Chapter 8 Fractal properties of plants



Chapter 8 Fractal properties of plants
Chapter 8
Fractal properties of plants
What is a fractal? In his 1982 book, Mandelbrot defines it as a set with
Hausdorff-Besicovitch dimension DH strictly exceeding the topological
dimension DT [95, page 15]. In this sense, none of the figures presented
in this book are fractals, since they all consist of a finite number of
primitives (lines or polygons), and DH = DT . However, the situation
changes dramatically if the term “fractal” is used in a broader sense [95,
page 39]:
Fractals vs.
finite curves
Strictly speaking, the triangle, the Star of David, and the
finite Koch teragons are of dimension 1. However, both
intuitively and from the pragmatic point of view of the simplicity and naturalness of the corrective terms required, it is
reasonable to consider an advanced Koch teragon as being
closer to a curve of dimension log 4/log 3 than to a curve
of dimension 1.
Thus, a finite curve can be considered an approximate rendering
of an infinite fractal as long as the interesting properties of both are
closely related. In the case of plant models, this distinctive feature is
The use of approximate figures to illustrate abstract concepts has a
long tradition in geometry. After all, even the primitives of Euclidean
geometry — a point and a line — cannot be drawn exactly. An interesting question, however, concerns the relationship between fractals
and real biological structures. The latter consist of a finite number of
cells, thus are not fractals in the strict sense of the word. To consider
real plants as approximations of “perfect” fractal structures would be
acceptable only if we assumed Plato’s view of the supremacy of ideas
over their mundane realization. A viable approach is the opposite one,
to consider fractals as abstract descriptions of the real structures. At
first sight, this concept may seem strange. What can be gained by
reducing an irregular contour of a compound leaf to an even more irregular fractal? Would it not be simpler to characterize the leaf using
Fractals vs.
Complexity of
Fractals in
Chapter 8. Fractal properties of plants
a smooth curve? The key to the answer lies in the meaning of the term
“simple.” A smooth curve may seem intuitively simpler than a fractal,
but as a matter of fact, the reverse is often true [95, page 41]. According to Kolmogorov [80], the complexity of an object can be measured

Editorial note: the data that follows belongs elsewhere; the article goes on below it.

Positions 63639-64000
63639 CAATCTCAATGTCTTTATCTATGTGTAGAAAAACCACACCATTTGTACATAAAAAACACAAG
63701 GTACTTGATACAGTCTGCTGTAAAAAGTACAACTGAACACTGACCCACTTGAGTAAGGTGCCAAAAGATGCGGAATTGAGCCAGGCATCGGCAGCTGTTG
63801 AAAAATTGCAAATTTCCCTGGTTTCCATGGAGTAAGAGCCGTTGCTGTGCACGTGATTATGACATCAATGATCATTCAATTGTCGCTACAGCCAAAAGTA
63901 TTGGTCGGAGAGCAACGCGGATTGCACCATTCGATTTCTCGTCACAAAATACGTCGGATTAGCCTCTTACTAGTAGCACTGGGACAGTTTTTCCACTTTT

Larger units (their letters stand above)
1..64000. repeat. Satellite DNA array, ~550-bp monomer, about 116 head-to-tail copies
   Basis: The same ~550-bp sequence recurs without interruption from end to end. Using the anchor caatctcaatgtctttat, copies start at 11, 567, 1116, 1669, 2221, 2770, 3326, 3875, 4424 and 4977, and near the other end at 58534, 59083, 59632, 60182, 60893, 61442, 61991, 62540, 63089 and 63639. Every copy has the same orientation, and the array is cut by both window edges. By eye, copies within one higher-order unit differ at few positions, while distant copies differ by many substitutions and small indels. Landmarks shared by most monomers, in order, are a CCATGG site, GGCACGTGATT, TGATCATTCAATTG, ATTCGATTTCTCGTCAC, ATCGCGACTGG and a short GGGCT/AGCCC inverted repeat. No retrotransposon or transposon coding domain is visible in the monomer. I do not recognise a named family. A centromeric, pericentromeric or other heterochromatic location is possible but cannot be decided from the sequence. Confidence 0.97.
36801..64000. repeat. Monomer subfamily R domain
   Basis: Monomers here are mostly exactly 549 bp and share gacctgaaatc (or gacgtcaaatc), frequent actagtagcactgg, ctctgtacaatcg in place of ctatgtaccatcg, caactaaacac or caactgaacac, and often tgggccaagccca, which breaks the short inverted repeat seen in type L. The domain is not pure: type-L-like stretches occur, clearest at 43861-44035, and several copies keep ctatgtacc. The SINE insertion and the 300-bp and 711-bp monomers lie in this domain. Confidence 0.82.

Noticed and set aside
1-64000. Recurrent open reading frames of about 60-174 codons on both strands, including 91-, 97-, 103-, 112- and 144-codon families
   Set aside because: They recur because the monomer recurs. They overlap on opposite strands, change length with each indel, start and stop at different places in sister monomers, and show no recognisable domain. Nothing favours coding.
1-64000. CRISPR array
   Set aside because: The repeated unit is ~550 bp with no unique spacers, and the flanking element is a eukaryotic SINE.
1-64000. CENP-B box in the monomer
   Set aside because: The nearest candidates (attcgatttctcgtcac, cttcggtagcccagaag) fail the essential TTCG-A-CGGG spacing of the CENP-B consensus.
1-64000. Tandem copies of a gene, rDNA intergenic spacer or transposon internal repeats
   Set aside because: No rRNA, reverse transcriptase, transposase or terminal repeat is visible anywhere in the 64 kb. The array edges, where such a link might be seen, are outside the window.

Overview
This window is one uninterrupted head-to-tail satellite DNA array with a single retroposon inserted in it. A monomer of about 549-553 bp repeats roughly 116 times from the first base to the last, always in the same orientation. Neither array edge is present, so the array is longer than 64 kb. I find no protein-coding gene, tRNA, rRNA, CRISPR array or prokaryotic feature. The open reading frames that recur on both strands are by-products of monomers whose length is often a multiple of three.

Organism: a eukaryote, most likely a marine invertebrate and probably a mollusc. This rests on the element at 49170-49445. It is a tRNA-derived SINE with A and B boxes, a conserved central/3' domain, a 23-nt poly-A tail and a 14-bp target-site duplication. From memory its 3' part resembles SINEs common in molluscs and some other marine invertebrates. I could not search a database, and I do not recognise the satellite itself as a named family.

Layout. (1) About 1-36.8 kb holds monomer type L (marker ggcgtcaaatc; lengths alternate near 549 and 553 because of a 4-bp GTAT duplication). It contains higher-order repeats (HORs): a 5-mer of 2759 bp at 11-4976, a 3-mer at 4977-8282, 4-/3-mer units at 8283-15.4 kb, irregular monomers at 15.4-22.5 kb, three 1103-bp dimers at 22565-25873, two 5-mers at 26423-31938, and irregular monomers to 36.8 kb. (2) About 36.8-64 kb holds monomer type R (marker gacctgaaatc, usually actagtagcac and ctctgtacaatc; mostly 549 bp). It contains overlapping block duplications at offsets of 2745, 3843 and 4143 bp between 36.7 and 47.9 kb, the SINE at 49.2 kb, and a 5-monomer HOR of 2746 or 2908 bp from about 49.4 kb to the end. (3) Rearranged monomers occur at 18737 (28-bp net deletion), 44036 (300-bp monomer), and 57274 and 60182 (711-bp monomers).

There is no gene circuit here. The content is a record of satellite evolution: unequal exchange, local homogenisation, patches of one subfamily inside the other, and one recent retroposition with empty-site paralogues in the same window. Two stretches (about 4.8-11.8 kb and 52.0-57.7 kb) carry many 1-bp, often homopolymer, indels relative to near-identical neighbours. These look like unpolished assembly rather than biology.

by the length of the shortest algorithm that generates it. In this sense,
many fractals are particularly simple objects.
The above discussion of the relationship between fractals and plants
did not emerge in a vacuum. Mandelbrot [95] gives examples of the recursive branching structures of trees and flowers, analyzes their
Hausdorff-Besicovitch dimension and writes inconclusively “trees may
be called fractals in part.” Smith [136] recognizes similarities between
algorithms yielding Koch curves and branching plant-like structures,
but does not qualify plant models as fractals. These structures are produced in a finite number of steps and consist of a finite number of line
segments, while the “notion of fractal is defined only in the limit.” Oppenheimer [105] uses the term “fractal” more freely, exchanging it with
self-similarity, and comments: “The geometric notion of self-similarity
became a paradigm for structure in the natural world. Nowhere is this
principle more evident than in the world of botany.” The approach presented in this chapter, which considers fractals as simplified abstract
representations of real plant structures, seems to reconcile these previous opinions.
But why are we concerned with this problem at all? Does the notion of fractals provide any real assistance in the analysis and modeling
of real botanical structures? On the conceptual level, the distinctive
feature of the fractal approach to plant analysis is the emphasis on
self-similarity. It offers a key to the understanding of complex-looking,
compound structures, and suggests the recursive developmental mechanisms through which these structures could have been created. The
reference to similarities in living structures plays a role analogous to the
reference to symmetry in physics, where a strong link between conservation laws and the invariance under various symmetry operations can
be observed. Weyl [159, page 145] advocates the search for symmetry
as a cognitive tool:
Whenever you have to deal with a structure-endowed entity
Σ, try to determine its group of automorphisms, the group
of those element-wise transformations which leave all structural relations undisturbed. You can expect to gain a deep
insight into the constitution of Σ in this way.
The relationship between symmetry and self-similarity is discussed
in Section 8.1. Technically, the recognition of self-similar features of
plant structures makes it possible to render them using algorithms developed for fractals as discussed in Section 8.2.
8.1. Symmetry and self-similarity
Figure 8.1: The Sierpiński gasket is closed with respect to transformations
T1 , T2 and T3 (a), but it is not closed with respect to the set including the
inverse transformations (b).